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Whether or not the functioning piece of a higher mammalian brain are there, what would cause an animal to act irrationally or counter to normal instinctual behavior if the act conducted were selfless? There is nothing special about humans outside of technical prowess. Morality is a label to something all animals have to face and are inherited to, humans just act in such a way leisurely due to the comforts given in first and second world nations. We are not struck with difficult decisions such as wildlife in a heavily deconstructed environment, or even humanity for certain. Just for the reason of to ration off nutrition or hoard it for oneself is not on the human agenda, and these difficult decisions do not have to be made by our own peers (first/second world nations), I feel it is justifiable that animals, despite being nothing more than animatron bodies, have a higher morality perception than my own peers. And further were persons who have seen atrocities capable of being committed. Genocide is not restricted to the human strain. Altruism is not restricted to the human strain. It seems the question posed is on the dimensions of morality set by human understanding then what it actually takes to commit a moral decision. Saying this, are animals necessarily capable of understanding the repercussions of actions done, with or without the moral spin? I doubt it, but it's not as if we are as far sighted either.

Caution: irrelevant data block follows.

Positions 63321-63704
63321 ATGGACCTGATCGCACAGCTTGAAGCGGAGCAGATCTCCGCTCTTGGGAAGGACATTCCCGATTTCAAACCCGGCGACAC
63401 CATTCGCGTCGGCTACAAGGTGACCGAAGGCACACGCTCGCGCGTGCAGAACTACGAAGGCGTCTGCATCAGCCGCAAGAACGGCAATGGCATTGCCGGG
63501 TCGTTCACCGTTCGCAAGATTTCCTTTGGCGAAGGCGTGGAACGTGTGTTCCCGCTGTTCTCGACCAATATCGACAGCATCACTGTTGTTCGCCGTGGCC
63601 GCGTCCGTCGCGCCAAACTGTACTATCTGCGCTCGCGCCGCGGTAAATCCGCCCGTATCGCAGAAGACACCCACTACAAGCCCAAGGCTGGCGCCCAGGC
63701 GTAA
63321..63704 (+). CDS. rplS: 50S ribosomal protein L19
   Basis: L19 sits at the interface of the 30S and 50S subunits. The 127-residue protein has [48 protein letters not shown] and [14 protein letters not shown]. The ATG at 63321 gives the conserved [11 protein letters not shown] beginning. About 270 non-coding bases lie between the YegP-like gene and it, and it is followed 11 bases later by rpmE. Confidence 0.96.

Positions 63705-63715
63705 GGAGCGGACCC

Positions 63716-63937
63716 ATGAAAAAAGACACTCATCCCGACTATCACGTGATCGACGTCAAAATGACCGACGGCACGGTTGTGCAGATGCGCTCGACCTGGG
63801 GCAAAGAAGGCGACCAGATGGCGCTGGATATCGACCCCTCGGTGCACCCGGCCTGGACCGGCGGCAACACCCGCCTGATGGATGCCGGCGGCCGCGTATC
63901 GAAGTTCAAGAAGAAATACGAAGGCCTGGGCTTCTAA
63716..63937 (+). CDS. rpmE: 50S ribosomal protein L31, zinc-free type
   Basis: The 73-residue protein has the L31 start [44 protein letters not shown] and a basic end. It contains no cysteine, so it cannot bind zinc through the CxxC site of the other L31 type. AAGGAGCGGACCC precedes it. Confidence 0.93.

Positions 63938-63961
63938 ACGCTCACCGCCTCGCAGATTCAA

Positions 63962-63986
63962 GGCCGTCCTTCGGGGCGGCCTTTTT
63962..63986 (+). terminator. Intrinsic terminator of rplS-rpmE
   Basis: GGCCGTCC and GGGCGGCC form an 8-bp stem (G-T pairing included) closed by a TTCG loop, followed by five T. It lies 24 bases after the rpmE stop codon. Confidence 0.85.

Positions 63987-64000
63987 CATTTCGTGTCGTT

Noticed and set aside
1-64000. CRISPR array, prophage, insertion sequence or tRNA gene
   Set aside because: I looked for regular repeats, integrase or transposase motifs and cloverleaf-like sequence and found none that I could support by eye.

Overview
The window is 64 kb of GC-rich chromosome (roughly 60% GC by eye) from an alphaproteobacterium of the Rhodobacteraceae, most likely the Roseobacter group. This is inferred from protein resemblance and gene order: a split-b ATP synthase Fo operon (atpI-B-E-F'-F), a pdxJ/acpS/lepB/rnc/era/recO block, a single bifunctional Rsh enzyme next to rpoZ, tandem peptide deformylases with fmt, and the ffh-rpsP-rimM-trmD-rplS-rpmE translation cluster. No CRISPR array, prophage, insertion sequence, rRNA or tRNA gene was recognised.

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One time I drove up over this steep hill and right smack in the middle of the road was my dog hooked up with the neighbors dog and they wouldn't move no matter how many times I honked. Unscrupulous, if you ask me. And oh so unmoral.
 

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Discussion Starter · #10 ·
I remember my rehomed cat (see avatar) when I went through a really hard breakup he was there for me and was a shoulder to cry on. He knew I was in pain I know he did.
I owned a little black Dwarf Lopear rabbit during high school. He was a great little companion but he also seemed to be able to tell when I was out of sorts. Any time I was feeling angsty or heartbroken over a girl he would nuzzle against the side of my head and lick the bottom of my chin.

It really startled me at first because here was this little rabbit comforting me of its own accord. I just felt very touched to have such an unexpected friend.
 

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Morals...I'm not sure. Morals seem like a decided upon value. I do think animals have feelings and emotions, though, at least some of them, but not really morals. I've heard other cases of pets seeming to be comforting people when they are upset, it's an interesting thing